Assiniwikam Mountain Loop from Camp Wyanokie
Directions to trailhead
Take Skyline Drive to its northwestern end at Greenwood Lake Turnpike (County Route 511). Turn left and continue for 1.7 miles, then turn right onto West Brook Road and cross the Wanaque Reservoir on a causeway. Turn left at the next fork. In 0.5 mile, you will reach an intersection with Snake Den Road, which begins on the left. Do not turn left here. Continue for another 2.4 miles to a second intersection with Snake Den Road (marked by a large sign on the right, and shown on the Trail Conference map, but not on the sign, as "Snake Den Road West"). Turn left here onto Snake Den Road, immediately cross a bridge over a stream, and continue for 0.8 mile to Camp Wyanokie. Park in a small parking area on the right side of the road, just before reaching a water pump.
From the parking area, continue ahead on Snake Den Road, passing Boy Scout Lake on the left. You are following the red-on-white blazes of the Wyanokie Circular Trail, which continues through a residential area.
At the end of the residential area, follow the red-and-white blazes as they bear left, leaving the road, and continue on a footpath. Soon, the trail crosses a stream and begins to climb (if the water is high, it might be easier to cross the stream about 100 feet upstream). In a short distance, you’ll notice a triple-pink blaze on a tree to the left. This will be your return route, but for now, proceed ahead on the Wyanokie Circular Trail, which levels off, then bears left and continues to climb.
Near the top, the trail passes rock ledges on the left. About 200 feet beyond the ledges, you’ll come to a trail junction. On the right, a triple-yellow blaze marks the start of the Wyanokie Crest Trail; on the left, a triple-pink blaze marks the start of the Will Monroe Loop. This mile-long trail, blazed by Trail Conference volunteers in 2003-04, is named for Professor Will S. Monroe of the Montclair State Normal School (now Montclair State University), who laid out most of the trails in the Wyanokies in the 1920s.
Turn left and begin to follow the pink blazes. After a short climb to the crest of a rise, the trail turns right, descends into a shallow valley, then climbs to open rock ledges that offer limited views through the trees to the west and north. The trail bears right and continues along the ledges. Although this part of the hike is not particularly difficult, you’ll need to use your hands in a few places. Soon, you’ll come to another viewpoint – this one to the south – at a balanced rock..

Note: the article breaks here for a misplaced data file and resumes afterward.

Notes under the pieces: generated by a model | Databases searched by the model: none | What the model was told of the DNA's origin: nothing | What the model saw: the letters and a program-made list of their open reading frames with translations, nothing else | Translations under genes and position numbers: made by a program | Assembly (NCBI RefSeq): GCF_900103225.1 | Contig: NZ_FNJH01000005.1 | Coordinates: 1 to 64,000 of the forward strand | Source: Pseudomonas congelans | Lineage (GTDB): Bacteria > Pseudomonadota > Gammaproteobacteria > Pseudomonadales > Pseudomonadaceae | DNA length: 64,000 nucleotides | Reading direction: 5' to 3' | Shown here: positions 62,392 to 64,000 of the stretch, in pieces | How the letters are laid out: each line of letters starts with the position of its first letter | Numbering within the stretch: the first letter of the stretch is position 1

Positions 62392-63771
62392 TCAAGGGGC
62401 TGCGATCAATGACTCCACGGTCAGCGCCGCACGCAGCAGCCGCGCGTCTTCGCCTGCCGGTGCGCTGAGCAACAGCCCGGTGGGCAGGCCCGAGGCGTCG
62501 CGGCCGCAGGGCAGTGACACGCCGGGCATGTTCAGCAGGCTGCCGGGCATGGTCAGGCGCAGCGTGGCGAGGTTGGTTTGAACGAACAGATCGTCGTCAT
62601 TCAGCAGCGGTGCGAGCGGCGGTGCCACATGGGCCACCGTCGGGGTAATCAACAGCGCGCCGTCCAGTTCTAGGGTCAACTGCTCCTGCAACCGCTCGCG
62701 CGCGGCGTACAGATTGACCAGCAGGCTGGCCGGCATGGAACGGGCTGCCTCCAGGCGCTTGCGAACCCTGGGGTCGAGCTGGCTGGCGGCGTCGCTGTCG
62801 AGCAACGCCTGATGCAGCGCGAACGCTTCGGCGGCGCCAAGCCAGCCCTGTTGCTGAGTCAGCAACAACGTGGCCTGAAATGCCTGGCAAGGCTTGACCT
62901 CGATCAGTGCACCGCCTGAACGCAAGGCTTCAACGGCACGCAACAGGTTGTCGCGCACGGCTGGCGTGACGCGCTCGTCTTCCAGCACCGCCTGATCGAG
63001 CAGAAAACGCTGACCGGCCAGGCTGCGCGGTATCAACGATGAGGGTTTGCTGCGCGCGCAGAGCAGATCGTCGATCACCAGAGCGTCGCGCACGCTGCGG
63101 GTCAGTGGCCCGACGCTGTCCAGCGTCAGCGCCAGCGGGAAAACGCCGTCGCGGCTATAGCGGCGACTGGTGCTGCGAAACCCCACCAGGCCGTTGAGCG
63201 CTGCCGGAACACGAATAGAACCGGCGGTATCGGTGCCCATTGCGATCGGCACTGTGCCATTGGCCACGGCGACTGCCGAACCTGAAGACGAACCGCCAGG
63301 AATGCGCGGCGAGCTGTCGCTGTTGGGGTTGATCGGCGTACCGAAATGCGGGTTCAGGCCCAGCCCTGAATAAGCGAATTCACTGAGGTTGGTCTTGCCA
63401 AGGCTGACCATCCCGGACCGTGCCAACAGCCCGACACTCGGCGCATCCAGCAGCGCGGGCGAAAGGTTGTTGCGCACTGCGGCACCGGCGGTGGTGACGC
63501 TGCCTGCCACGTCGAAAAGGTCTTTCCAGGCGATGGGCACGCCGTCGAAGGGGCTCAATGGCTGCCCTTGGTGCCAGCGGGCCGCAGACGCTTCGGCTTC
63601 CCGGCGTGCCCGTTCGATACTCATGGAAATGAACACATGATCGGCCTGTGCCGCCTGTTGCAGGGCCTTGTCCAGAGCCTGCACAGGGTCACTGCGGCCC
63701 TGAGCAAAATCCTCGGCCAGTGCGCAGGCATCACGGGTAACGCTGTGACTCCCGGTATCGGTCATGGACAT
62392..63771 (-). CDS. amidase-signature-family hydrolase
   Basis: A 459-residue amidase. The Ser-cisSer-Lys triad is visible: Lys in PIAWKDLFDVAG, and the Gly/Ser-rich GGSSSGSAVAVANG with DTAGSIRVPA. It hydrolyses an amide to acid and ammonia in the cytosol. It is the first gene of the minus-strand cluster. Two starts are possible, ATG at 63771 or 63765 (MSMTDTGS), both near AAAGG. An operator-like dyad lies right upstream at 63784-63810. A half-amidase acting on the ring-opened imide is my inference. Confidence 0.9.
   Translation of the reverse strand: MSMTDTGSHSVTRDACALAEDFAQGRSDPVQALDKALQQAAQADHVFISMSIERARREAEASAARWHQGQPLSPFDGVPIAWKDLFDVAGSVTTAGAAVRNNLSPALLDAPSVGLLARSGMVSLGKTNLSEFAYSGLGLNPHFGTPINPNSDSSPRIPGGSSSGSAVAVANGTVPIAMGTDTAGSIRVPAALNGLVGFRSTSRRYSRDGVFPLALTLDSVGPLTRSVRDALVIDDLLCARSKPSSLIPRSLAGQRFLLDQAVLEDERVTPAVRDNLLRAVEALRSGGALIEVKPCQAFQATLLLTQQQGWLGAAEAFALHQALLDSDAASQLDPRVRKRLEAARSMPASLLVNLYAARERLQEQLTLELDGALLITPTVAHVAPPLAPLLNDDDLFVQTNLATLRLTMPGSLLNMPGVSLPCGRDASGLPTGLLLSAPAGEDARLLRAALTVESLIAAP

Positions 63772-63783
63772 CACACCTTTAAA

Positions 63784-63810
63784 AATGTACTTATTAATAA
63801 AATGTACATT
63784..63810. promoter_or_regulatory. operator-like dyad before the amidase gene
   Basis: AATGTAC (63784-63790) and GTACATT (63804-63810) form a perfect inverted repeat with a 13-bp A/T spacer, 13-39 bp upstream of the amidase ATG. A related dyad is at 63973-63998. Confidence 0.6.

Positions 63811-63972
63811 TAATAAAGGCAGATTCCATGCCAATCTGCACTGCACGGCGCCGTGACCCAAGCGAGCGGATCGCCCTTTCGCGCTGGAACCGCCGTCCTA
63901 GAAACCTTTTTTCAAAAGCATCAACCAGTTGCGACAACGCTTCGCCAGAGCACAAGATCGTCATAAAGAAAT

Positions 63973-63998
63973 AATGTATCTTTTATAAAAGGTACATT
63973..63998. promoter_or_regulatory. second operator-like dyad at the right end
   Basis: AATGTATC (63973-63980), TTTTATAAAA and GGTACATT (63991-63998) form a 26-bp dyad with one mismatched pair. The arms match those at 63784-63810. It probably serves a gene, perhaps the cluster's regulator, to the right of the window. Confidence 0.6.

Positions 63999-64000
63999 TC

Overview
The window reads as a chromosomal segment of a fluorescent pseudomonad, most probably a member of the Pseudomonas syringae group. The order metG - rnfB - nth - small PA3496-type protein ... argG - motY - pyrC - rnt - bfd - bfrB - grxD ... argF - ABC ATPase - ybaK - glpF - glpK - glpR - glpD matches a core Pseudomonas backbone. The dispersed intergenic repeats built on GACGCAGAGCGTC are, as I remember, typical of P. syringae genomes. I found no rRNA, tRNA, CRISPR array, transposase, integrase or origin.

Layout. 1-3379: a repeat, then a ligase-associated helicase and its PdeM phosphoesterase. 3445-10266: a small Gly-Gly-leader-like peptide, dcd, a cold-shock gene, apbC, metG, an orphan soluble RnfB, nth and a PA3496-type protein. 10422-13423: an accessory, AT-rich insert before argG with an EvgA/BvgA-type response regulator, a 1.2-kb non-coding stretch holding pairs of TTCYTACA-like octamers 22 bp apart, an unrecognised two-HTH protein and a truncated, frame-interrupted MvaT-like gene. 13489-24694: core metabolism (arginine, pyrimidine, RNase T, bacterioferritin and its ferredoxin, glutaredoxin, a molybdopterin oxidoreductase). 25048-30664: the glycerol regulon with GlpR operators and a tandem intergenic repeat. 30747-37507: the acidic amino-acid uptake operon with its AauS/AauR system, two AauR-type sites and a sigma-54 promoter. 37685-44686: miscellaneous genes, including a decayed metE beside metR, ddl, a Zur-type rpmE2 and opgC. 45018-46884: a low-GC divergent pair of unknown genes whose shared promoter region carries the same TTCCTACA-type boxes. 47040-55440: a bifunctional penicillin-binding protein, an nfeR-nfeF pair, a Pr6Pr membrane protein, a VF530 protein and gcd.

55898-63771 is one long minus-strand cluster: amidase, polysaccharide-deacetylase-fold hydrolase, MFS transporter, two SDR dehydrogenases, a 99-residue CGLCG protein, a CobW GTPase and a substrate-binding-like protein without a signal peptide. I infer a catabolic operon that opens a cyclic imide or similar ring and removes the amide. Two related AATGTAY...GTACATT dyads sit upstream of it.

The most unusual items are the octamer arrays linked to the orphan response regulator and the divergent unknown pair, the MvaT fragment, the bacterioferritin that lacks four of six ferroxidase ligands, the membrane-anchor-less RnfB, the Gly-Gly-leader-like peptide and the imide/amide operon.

After a short stretch in which the trail leaves the ledges, it turns left and begins to head north. Just beyond, you’ll notice a very distinct but unmarked side trail on the right. Turn right and follow this trail for about 150 feet to a spectacular east-facing viewpoint from a rock ledge. The Wanaque Reservoir is visible to the east, with Wyanokie High Point to its right, and Windbeam, Bear, Board and Horse Pond Mountains may be seen to the northeast. On a clear day, the New York City skyline is visible in the distance to the southeast.
After taking in the view, return to the marked trail and turn right. The trail climbs over rocks to the summit of Assiniwikam Mountain (1,200 feet), then reenters the woods and descends slightly. Soon, the trail reaches another ledge, with an interesting balanced boulder, that offers a limited east-facing view.
A short distance beyond, the trail leaves the rock ledges and begins to descend through the woods. Along the way, it passes huge boulders on the left. Of particular interest is a massive fractured boulder with a large tree growing out of a crack in the rock. The Will Monroe Loop continues to descend, rather steeply in places, until it ends at an intersection with the red-on-white blazed Wyanokie Circular Trail. Turn right and follow the Wyanokie Circular Trail for half a mile, retracing your steps to the parking area at Camp Wyanokie where the hike began.